The Milk Bar, Perth WA
August 14th, 2021
Lineup: Chaos Divine, Silent Knight, Cold Fate, Woewarden, Legacy Alive, Icarus Lives, Midnight Furnace and The Harvest Trail
Western Australia’s closed borders means open pubs and gigs. It also means Stormrider Festival‘s seventh year is thrashing Perth. This is an all-WA lineup, but this year wasn’t without a few hiccups. As is the ‘new normal’ all plans can change and we need to be resilient and adapt accordingly. So when Perth was sent into one of our now not unexpected short, sharp lockdowns the timing couldn’t have been worse. Originally planned for July 10th at Bandlands, promoter Stu McGill worked his arse off to keep the show on the road and a new date and venue was secured. So August 14th at The Milk Bar was the time and place to be.
The Harvest Trail kicked things of in brutal fashion. The death metal upstarts made sure the early punters would have their hands banging and ears bleeding before the sun had a chance to go down. It was a short sharp set, taking in a clutch of songs from their debut album, Instinct.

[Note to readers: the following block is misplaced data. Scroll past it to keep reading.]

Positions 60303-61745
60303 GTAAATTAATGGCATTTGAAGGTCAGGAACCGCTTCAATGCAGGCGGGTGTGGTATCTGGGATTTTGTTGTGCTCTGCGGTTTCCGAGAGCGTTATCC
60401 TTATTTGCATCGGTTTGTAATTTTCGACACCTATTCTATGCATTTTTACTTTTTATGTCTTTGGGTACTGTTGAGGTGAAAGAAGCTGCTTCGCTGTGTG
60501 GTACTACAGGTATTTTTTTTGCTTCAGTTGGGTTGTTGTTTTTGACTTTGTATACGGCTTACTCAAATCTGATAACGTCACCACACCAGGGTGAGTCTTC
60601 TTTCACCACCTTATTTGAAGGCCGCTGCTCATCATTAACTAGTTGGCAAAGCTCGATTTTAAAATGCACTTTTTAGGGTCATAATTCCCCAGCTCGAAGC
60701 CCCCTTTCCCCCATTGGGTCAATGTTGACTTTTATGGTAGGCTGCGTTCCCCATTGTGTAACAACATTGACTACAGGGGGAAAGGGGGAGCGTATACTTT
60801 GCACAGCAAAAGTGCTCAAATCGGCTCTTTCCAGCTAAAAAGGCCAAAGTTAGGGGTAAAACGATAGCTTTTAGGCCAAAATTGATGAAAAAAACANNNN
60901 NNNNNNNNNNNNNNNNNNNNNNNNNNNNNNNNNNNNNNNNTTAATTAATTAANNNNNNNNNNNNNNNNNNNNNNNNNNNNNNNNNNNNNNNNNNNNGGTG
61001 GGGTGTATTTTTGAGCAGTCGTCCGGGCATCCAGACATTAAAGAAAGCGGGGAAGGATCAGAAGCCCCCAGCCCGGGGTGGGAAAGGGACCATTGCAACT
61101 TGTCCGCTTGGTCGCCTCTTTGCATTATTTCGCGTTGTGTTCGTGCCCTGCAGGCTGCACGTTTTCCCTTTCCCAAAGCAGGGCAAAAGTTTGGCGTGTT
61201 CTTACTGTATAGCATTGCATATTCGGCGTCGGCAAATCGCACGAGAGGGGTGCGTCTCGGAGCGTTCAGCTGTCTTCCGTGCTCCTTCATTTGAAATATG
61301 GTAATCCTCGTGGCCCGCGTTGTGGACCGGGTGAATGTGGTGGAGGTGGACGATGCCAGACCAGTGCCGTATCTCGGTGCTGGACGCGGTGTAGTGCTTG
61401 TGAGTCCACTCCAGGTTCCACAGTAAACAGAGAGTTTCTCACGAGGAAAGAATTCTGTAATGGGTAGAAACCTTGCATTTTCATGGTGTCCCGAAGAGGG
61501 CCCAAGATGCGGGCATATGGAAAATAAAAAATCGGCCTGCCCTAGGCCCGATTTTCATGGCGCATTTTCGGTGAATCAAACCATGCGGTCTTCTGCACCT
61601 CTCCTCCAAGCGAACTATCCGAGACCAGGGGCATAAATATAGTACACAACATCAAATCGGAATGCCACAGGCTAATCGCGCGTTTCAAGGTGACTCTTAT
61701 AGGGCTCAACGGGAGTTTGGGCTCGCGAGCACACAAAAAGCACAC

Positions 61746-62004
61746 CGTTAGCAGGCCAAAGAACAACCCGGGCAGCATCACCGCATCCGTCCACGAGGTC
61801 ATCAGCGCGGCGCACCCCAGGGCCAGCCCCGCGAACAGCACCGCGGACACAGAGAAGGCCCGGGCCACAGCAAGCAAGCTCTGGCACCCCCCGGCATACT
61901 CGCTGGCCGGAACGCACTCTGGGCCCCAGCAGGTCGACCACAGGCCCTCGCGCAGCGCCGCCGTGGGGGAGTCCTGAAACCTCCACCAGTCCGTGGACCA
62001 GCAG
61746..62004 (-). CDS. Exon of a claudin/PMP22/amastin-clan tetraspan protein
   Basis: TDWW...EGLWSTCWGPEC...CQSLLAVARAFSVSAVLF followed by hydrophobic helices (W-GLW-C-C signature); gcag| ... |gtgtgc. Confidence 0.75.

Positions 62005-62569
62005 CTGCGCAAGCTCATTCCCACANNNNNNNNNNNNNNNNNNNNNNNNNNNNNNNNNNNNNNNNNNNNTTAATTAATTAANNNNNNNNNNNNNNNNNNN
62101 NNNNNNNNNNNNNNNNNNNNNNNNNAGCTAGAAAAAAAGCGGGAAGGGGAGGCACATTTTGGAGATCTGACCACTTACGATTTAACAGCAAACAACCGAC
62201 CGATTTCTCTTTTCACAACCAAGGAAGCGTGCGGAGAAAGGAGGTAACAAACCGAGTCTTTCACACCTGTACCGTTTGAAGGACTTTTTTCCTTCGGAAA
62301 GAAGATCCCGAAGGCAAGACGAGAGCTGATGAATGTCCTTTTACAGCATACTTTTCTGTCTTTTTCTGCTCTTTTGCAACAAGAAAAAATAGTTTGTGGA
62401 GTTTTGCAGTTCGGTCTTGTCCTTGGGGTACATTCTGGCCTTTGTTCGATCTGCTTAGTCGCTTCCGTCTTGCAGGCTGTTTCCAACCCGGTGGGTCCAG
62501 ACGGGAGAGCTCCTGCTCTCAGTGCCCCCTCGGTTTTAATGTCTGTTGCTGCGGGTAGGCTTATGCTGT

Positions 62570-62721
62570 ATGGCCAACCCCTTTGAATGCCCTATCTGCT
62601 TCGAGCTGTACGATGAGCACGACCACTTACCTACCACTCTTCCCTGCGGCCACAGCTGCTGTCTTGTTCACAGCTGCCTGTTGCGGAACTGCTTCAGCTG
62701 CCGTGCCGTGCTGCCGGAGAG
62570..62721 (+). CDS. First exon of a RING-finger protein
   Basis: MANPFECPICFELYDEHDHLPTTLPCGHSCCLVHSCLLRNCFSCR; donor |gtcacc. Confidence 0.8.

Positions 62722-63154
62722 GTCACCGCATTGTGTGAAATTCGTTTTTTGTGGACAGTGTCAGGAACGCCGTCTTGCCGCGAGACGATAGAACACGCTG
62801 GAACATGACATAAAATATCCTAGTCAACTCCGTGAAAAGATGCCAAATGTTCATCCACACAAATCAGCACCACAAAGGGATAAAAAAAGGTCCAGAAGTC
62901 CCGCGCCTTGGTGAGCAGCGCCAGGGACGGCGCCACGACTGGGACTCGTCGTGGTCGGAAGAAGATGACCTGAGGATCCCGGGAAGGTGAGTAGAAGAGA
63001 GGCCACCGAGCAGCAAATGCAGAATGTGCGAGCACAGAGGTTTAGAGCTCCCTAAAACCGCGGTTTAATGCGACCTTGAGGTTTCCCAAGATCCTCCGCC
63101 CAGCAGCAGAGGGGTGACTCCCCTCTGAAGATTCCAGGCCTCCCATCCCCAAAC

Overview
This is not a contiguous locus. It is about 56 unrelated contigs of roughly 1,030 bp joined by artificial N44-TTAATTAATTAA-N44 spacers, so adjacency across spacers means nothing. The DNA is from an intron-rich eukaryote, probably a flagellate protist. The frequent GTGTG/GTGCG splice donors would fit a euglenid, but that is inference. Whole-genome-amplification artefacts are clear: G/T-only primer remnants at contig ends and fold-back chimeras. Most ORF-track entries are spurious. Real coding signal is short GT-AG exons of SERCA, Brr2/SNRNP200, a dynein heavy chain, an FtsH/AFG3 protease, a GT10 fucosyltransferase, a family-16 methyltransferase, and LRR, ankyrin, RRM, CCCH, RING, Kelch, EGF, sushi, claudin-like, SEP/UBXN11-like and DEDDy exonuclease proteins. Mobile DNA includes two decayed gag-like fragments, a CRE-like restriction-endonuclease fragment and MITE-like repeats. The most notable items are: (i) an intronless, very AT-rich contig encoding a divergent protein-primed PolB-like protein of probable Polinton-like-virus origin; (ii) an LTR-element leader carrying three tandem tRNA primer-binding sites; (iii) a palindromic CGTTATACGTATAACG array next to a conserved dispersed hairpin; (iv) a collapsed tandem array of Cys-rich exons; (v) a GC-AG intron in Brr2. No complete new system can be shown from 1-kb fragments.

It was enough for this headbanger to work up a thirst so a cheeky XPA went down while Midnight Furnace got ready to bring their brand of heavy. The four piece, fronted by vocalist/guitarist Alex Harper, kept the vibes going with less death in the metal but still heavy as fuck. They boys tried out a new song and to be honest their new stuff is as good as the old. A tongue-in-cheek call to start a circle pit may have fallen on deaf ears – wear earplugs kids, but the front of stage had filled considerably so pit or not the black-clad punters were enjoying what the Furnace was cooking.
I wandered back to the bar to quench my increasing thirst while Cam Crimson of RTR FM’s Critical Mass took over the PA to spin a selection of tasty metal between sets. It’s so much better when someone who knows music is in charge and it’s not just the default house playlist.
A band that’s been getting better and better every time I see them is Icarus Lives. The young quintet kept the party going with their own brand of heavy music. Female-fronted metal bands are sadly few and far between and I was concerned we wouldn’t get to see them this time around with the departure of Sara Alexandra. But stand in vocalist Aria Scarlett was more than up to the task, her haunting delivery giving way to stratospheric falsettos being enough to send chills down this reviewer’s spine.